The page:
I don’t mind if you say “I’m sorry,” when you find out my 4-year-old daughter is on the autism spectrum. I actually I appreciate it
Many times I have heard and read about how parents of children on the autism spectrum absolutely hate it when someone who has just learned his/her child has autism says. “I’m sorry.” I don’t feel the same way. I’m actually grateful when someone has a polite or empathetic comment to make. Some people don’t know what to say, and instead of being quiet they say things like, “I saw ‘Rain Man,’” “She can talk, she’s not autistic,” “She looks so normal,” and other things I really don’t like to hear, but a sincere “I’m sorry” is not something that bothers me. I do, however, understand that the phrase “I’m sorry” may be viewed as a sign of pity, and our children’s lives are not to be pitied. They’re different, but wonderful lives.
But I don’t mind hearing “I’m sorry,” because I feel the same way… I’m sorry she will have to live in a society that is not prepared to deal with difference. I’m sorry she will have to live in a country where she will be seen as handicapped only because she sees the world in a different way. I’m sorry she has to spend several hours a week going to therapy. I’m sorry she has to miss classes to go to speech therapy twice a week. I’m sorry she can’t enjoy games with her friends because she does’t understand symbolic play the same way other children do. I’m sorry she can’t enjoy playing in the swings because she has proprioceptive issues. I’m sorry she has strong issues with food and textures that don´t allow her to experience the pleasure of eating; she is afraid to try new foods, she hates mushy food and may never experience my joy of eating a warm bowl of freshly mashed potatoes. I’m most sorry about this particular issue because she is not receiving all the nutrients and vitamins she needs from her extremely limited diet, and she has to take vitamin supplements, which she hates.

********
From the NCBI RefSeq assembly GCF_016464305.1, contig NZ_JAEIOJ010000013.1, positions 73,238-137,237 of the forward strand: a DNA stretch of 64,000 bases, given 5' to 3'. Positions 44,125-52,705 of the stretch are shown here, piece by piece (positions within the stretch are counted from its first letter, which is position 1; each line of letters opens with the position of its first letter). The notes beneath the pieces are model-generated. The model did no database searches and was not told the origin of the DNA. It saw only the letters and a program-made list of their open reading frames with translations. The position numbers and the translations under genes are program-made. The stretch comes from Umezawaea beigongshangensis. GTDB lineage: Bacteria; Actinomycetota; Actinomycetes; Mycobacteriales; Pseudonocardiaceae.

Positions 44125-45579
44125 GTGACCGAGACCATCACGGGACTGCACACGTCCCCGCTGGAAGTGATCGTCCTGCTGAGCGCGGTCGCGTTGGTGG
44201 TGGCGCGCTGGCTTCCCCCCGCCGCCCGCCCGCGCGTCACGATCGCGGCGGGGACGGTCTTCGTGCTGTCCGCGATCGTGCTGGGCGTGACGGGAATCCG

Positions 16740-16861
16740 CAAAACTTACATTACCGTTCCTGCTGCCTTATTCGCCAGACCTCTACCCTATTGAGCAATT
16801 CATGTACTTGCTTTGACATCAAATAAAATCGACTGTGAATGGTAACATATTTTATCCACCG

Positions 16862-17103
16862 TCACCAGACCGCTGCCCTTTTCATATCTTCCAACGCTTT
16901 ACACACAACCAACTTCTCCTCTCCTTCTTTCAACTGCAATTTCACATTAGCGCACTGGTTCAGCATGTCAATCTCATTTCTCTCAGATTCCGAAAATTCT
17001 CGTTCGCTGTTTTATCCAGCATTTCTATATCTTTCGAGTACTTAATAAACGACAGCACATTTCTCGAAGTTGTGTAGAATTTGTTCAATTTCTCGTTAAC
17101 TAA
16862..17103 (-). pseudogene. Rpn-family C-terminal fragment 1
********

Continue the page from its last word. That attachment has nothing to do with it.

I’m sorry I had to take her out of her nursery school where she had friends and take her to a new place more suitable for her needs. I’m sorry she will have to go to a different school than the one we wanted her to attend because she needs a more personalized education. I’m sorry she and her sister might not be able to attend the same school just because her sister is neurotypical and she’s not.
There are so many things in her life I’m sorry about, but there are also so many things I’m not sorry about, things I’ve learned from her that make me happy and proud of who she is and who she’s made me become.
She’s made me realize I have more patience than I new. I learned to cook fruits and vegetables in fun ways she likes and are healthy for her so she doesn’t miss out on the pleasures of eating. I’ve discovered I have very little shame when it comes to making her laugh. I’ve done silly, funny, ridiculous things just to make her smile; before she came along I would’ve never done these things in public. She’s made me find physical strength I never new I had so I can carry her in my arms even when I think I can no longer resist the weight of her 45 pounds, just because she loves it. I’m not sorry for how much she loves birds and how she has made me look past my absolute hatred of them and be able to walk into an aviary and learn names and sounds different birds make.
I’m not sorry how she makes me laugh until I pee in my pants, for how much her sister loves her, for how happy she has made our lives, for how proud she makes us every day when she conquers her fears and tries something new, for how much she adores her father and call him “my prince.”
For this and so much more, I’m not sorry.
Image via Thinkstock.